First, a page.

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Monday, 2 January 2012

Child Sacrifice in Uganda and the Response of the Church

Child Sacrifice and the Response of the Church in Uganda

30 December 2011

The issue of child sacrifice in Uganda has been highlighted in the media over the past three years with ABC and BBC producing compelling reports and documentaries (ABC 2009; BBC 2010). Also journalists for various media houses wrote about the issue.[1]  The media attention coincided with media campaigns by Ugandan NGOs such as RACHO[2] and FAPAD[3] (Whewell 2010), ANPPCAN-Uganda[4] as well as faith based organisations such as Kyampisi Childcare Ministries (KCM). An undercover BBC investigation made with the help of KCM shows witch doctors explaining how they can sacrifice a child and that they have done it many times before (BBC 2010).  The media attention has put the government of Uganda under pressure to be seen doing something about the issue of child sacrifice and has resulted in the formation of an official government taskforce to deal with this evil in Ugandan society. Unfortunately, the taskforce consists of only one officer with a motorcycle and works without a proper budget (Vernaschi 2010).  Consequently, many Ugandans[5] believe that the gesture of the Ugandan government is more a matter of window dressing to avert local and international criticism than a genuine attempt to root out this evil.

Origins of Child Sacrifice
The killing of human beings for magical purposes is a common phenomenon in Sub-Sahara Africa (Akosah-Sarpong 2007; Kante 2004; Igwe 2010) as it is believed that human body parts have magical proportions, particularly the ‘life-giving’ genitals, the ‘life-sustaining’ blood, but also the heart and other body parts[6].  Amulets, charms or traditional medicine made with such body parts are believed to make the wearer victorious in battle, provide protection against evil spirits or bad magic and/or provide health, fertility, long-life and prosperity (Jonker 2006). These beliefs are not uniform and among different tribes one may find different preferences such as the preference for albino body parts in Tanzania (ABC 2009; Allen 2008) and its neighbouring countries (BBC 2008), Pygmee body parts in Gabon (USDS 2010) and DR-Congo (BBC 2004)  and so on.  From the various investigations and reports as well as recent research by the author of this report, ritual killing and mutilation has reached epidemic proportions in Uganda. It is a worrisome scenario which, given the right circumstances, may be repeated in other parts of Africa as well.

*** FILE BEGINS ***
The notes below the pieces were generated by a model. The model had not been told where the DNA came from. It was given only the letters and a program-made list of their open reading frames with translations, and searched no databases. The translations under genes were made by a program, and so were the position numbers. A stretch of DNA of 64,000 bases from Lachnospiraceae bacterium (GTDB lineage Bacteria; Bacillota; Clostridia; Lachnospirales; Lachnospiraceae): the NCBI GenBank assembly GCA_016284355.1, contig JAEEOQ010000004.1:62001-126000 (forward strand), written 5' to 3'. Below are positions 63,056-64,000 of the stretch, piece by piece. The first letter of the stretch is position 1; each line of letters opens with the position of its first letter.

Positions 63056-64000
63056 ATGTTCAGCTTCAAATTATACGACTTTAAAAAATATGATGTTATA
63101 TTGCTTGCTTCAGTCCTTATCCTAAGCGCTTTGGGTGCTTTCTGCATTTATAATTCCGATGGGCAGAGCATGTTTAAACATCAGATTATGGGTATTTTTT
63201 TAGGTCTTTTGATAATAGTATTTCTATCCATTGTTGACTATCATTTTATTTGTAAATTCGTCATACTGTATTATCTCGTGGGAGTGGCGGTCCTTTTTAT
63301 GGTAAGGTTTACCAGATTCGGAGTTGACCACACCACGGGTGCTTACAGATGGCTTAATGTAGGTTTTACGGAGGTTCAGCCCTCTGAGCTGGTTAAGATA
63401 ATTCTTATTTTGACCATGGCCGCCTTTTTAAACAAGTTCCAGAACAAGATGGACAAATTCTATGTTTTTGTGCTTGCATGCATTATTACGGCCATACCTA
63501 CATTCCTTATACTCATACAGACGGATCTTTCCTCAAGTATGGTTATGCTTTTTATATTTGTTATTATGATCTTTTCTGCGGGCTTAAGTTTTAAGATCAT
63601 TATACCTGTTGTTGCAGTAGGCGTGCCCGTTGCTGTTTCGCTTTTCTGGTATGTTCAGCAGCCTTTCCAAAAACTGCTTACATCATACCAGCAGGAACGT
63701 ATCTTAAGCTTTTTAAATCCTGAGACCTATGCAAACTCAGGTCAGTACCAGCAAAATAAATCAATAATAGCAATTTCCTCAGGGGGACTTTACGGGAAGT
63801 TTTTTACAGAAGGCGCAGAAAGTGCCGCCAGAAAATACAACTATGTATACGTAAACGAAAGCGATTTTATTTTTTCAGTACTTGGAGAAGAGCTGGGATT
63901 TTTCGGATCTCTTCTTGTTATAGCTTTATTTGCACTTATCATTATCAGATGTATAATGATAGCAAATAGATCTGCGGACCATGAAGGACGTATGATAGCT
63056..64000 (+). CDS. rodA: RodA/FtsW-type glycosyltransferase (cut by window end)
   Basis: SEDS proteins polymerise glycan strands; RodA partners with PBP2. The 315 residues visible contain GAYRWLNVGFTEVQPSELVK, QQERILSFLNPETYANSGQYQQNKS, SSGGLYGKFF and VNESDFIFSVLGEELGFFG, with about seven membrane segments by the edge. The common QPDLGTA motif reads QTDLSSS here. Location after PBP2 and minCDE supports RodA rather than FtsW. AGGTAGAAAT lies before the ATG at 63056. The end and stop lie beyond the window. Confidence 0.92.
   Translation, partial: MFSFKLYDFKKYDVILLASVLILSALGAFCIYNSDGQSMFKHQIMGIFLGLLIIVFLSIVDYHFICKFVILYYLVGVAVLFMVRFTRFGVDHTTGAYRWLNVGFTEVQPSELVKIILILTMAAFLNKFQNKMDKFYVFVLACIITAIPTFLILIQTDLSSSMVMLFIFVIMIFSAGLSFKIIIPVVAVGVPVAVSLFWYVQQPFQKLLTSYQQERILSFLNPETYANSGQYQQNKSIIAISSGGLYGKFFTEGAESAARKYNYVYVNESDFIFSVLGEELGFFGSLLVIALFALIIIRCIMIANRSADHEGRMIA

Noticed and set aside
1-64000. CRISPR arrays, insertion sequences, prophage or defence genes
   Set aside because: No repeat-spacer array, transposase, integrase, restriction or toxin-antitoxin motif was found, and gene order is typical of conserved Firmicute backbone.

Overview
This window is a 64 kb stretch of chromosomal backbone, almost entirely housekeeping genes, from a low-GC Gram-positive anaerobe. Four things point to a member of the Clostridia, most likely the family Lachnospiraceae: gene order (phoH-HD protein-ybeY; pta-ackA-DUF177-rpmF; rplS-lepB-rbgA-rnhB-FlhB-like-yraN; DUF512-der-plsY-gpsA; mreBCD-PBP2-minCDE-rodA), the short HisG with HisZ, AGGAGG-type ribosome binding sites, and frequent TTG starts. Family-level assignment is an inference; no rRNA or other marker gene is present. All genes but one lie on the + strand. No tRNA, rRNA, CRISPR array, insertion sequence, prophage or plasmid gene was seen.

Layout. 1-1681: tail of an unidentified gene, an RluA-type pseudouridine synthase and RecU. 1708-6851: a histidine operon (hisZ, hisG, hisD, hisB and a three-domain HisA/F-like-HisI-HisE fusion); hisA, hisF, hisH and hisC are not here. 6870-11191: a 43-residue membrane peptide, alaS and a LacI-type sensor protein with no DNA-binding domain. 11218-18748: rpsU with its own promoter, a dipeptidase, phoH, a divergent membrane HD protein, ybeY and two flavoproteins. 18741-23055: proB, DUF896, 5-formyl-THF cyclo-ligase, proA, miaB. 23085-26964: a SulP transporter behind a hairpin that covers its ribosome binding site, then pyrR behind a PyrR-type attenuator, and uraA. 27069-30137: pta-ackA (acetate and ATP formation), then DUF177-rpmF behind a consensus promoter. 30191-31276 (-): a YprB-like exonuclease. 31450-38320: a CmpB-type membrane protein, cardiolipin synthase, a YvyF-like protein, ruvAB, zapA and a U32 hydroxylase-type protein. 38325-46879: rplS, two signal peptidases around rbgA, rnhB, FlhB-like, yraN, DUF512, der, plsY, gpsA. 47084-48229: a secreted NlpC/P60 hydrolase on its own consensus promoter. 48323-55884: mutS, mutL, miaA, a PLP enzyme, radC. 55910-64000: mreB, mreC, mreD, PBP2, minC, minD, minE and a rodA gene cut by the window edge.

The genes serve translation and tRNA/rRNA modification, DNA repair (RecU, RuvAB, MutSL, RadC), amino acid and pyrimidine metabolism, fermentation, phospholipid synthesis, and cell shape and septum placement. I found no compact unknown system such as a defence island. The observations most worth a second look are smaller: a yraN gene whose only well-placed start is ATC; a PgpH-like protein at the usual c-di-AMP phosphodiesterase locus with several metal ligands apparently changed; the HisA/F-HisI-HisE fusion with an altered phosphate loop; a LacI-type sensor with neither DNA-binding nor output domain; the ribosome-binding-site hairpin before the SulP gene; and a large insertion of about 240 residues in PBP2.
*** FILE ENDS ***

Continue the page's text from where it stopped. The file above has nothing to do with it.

While the media has been using the term child sacrifice, a better term would have been child ritual mutilations and child ritual killings. The term sacrifice suggests that a sacrifice is made to a spirit or deity which in most instances is not the case.  People are ritually killed because of the belief that their body parts can provide protection, success, power, health and wealth. In other cases victims survive ritual mutilation as for example in the case of the boy Alan who is being taken care of by KCM.[7] One could, however, argue that people are sacrificed to satisfy human greed and selfishness. It is also important to note that we are also dealing with human sacrifice in general as in many cases sacrificing a child rather than an adult is simply a matter of convenience as an adult can put up a good fight while a small child is easy to overpower.

The Ugandan Context
Until a few years ago ritual killings happened occasionally in Uganda just as it does in many African countries and consequently the issue did not get much publicity.  In recent years the gruesome discoveries of scores of mutilated bodies of children have been discovered at roadsides, the victims of a growing belief in the power of human sacrifice. In a few years time child sacrifice became rampant (Rogers 2011; Vernaschi 2010; 2010a).  Communities that surround Uganda's capital, Kampala, have been badly affected and are gripped by fear.   On the roadside are posters warning children of the danger of abduction by witch doctors for the purpose of child sacrifice.

A study of the Ugandan context shows great disparity between the rich elite and the average Ugandan who struggles to make ends meet. It is almost impossible for someone born in a poor family to climb up on the social ladder.  The gap between the rich and the poor combined with discontent with the political status quo, endemic corruption and general feeling that the country has lost direction breeds a lot of discontent and frustration. It is in such an environment that any religion promising health, wealth and success thrives.  Evidence of this abounds with the one charismatic church promising even more blessing than the other and all kinds of miracles, anointing and other spiritual quick fixes to the shared problems of poverty, ill health and lack of success in life. If the miracles fail the pastor, prophet or apostle is quick to point out that the power of the devil, demons and evil spirits are preventing the miracles from happening through curses, bewitchment and other such spiritual evils. 

The witchdoctors operate in a similar religious environment and are quick to attribute misfortune, poverty and illness to the work of malicious spirits who need to be appeased in order for someone to obtain health, wealth, success and prosperity.  Just as some of their unscrupulous ‘Pentecostal’ counterparts[8], the witch doctors thrive when desperate people turn to them for a miraculous way to bridge the gap from have-not to have, from failure to success and from poverty to wealth.  However, the means of the witchdoctors who ironically are also called witches[9] are way more violent and damaging than the methods employed by the prosperity preachers.  

In a context where a small elite has become rich in a relatively short time during Uganda’s economic boom or enriched themselves using political patronage the witchdoctors of Uganda claim that they have aided many of the nouveau riche to gain their wealth. Such claims are likely not true at all but once such rumours are circulating they advertise the witch doctors’ skill. Some witch doctors even advertise openly in the media. Some of the poor driven by desire for wealth, health and success and looking for a quick way to achieve this may use their last resources to consult the witchdoctor.  According to the head of the country's Anti-Human Sacrifice Taskforce the child sacrifice is directly linked to rising levels of development and prosperity, and an increasing belief that witchcraft can help people get rich quickly (Whewell 2010).